Sunday, May 9, 2010

Playing by its Own Rules

On paper, China's laws guarantees people the access to lawyers if they need to be defended in court.

Whether or not your defense lawyer is good, is another story.

However, now the government is being picky about who lawyers can defend after it permanently disbarred two for trying to defend members of the Falun Gong.

The Beijing Bureau of Justice said Tang Jitian, 42, and Liu Wei, 33, had their licenses revoked for "disrupting order in the court and interfering with proper litigation procedure," according to a notice on the bureau's website.

They were accused of walking out of the court proceedings when Liu and Tang say they were filmed illegally in court and protested to the judge, but their protestations were ignored. The bureau says they failed to follow the judge's instructions.

Although Liu has yet to receive an official notice from the bureau, she plans to appeal, but doesn't expect much change.

"I don't think there is much hope. If the government acts illegally, it acts illegally all the way through," she said in an interview with Reuters.

"We will try every avenue. If we don't succeed, we'll have to accept it. But I believe someday, there will be a reversal."

Liu and Tang belong to a loose group of lawyers who are walking a fine line when they take on provoking cases in order to challenge Chinese laws and official decisions.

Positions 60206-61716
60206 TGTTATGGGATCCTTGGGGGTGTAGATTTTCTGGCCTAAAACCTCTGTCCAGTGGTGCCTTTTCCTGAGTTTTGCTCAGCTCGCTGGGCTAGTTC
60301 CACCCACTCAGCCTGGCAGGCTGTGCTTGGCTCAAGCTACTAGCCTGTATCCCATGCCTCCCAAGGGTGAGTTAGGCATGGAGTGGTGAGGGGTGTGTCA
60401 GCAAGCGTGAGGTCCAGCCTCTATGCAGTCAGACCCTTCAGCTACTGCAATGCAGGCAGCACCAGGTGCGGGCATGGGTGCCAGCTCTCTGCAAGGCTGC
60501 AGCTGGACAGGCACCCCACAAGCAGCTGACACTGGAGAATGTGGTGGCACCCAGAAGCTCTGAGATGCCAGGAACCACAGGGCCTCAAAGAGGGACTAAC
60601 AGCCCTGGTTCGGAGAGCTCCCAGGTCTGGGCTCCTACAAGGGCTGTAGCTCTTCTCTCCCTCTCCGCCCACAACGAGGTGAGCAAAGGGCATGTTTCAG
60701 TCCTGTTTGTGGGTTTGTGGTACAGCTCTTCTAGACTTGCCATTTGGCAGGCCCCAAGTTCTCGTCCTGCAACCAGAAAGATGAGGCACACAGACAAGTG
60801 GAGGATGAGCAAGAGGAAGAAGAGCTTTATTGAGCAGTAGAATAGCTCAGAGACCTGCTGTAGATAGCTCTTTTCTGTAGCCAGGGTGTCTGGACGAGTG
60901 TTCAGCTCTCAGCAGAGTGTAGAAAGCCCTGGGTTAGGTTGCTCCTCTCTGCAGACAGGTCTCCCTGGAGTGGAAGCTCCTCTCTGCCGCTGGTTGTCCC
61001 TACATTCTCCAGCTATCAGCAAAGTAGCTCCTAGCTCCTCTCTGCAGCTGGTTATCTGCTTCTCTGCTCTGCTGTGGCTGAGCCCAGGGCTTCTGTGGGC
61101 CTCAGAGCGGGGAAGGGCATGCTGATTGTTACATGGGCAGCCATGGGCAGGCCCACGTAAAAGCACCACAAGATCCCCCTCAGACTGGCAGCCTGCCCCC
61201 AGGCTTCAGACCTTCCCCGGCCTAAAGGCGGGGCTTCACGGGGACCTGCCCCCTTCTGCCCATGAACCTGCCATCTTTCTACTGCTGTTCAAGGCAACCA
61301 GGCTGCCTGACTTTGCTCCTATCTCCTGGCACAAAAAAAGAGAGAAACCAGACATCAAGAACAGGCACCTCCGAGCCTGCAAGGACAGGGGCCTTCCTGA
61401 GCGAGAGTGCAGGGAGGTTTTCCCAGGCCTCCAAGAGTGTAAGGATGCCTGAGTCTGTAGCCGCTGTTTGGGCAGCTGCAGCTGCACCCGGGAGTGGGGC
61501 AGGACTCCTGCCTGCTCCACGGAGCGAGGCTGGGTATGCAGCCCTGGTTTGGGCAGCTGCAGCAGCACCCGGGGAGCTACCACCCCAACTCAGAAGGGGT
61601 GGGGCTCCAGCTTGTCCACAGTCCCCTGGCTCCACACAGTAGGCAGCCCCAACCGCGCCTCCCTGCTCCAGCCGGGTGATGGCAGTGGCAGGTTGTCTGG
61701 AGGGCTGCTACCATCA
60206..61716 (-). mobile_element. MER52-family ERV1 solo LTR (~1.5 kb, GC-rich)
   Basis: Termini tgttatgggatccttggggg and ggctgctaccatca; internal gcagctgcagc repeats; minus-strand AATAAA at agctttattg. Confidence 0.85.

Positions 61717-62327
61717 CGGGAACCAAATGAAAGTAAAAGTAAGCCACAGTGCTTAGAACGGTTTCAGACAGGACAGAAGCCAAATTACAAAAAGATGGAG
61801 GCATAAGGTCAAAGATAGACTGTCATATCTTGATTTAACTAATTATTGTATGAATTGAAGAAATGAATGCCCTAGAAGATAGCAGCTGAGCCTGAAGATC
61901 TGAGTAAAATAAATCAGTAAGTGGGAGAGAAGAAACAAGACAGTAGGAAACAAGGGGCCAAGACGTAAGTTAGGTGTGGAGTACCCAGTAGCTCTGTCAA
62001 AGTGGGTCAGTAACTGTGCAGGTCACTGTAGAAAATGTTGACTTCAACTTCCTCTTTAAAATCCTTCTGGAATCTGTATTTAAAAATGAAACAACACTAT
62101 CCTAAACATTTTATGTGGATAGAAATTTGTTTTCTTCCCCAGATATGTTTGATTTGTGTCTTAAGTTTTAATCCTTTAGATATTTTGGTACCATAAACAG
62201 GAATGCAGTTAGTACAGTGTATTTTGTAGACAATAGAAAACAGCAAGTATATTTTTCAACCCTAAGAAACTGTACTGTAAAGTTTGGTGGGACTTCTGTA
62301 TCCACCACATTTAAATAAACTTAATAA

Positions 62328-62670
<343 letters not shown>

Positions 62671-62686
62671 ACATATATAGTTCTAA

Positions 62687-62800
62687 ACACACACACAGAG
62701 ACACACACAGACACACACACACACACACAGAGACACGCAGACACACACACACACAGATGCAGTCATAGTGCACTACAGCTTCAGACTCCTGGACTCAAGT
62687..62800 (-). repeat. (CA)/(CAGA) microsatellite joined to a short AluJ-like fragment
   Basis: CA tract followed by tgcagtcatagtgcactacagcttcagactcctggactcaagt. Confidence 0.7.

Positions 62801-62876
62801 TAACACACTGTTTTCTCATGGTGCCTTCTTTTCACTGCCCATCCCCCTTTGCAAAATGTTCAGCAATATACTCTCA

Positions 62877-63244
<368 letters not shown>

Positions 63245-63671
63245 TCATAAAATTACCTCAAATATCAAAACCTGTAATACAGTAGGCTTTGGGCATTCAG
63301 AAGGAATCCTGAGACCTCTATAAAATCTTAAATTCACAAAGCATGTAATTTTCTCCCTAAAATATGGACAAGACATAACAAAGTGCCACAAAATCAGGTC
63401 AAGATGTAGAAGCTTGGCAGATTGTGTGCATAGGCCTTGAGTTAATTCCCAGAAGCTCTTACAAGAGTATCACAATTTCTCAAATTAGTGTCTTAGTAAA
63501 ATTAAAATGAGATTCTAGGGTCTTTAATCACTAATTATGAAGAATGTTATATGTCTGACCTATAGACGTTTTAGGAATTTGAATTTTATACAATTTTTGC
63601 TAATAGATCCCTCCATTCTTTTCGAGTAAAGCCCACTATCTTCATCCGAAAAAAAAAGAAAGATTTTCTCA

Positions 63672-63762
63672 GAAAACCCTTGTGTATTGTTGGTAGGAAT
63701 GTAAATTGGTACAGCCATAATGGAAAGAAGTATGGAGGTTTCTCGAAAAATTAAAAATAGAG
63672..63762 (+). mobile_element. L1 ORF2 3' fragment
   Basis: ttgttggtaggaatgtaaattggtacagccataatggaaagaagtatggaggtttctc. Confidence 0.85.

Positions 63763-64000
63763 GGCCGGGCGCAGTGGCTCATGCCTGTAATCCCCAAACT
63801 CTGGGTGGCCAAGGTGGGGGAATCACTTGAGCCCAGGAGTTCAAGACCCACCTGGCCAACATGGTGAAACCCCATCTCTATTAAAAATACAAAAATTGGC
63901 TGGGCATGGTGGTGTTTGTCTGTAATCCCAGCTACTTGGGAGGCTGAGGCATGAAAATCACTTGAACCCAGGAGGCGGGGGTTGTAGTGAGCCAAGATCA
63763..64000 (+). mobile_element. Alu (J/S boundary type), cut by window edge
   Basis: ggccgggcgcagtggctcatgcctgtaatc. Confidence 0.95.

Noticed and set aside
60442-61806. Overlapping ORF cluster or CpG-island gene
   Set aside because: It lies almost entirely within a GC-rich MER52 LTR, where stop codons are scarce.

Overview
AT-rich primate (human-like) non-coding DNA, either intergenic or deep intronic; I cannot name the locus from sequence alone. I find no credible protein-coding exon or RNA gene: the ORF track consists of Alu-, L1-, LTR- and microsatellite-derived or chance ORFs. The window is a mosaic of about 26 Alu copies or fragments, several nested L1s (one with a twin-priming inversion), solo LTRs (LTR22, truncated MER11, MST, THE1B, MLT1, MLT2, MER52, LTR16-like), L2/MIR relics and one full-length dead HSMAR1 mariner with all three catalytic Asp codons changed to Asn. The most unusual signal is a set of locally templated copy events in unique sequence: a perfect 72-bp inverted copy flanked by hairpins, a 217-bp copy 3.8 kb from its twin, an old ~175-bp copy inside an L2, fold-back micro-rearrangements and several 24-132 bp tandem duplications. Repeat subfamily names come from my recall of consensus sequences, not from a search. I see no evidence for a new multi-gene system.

There were already only a few lawyers willing to represent Falun Gong practitioners, especially after they were outlawed by the government in 1999 when they managed to surreptitiously form a giant protest at Zhongnanhai, the Communist Party's headquarters in downtown Beijing, shocking senior government officials.

The legal system in China does not follow the rule of law -- it isn't decided independently by judges who have seen the evidence and heard the arguments for an against -- but by the government that decides who is guilty and who isn't.

And now it wants to further manipulate the system by barring lawyers from defending people who by law must have access to a lawyer.

How is this in any way legally progressive? For a country that is eager to be accepted on the world stage for its economic might, it sure is insecure when it comes to the law. It seems to have more to hide than defend.

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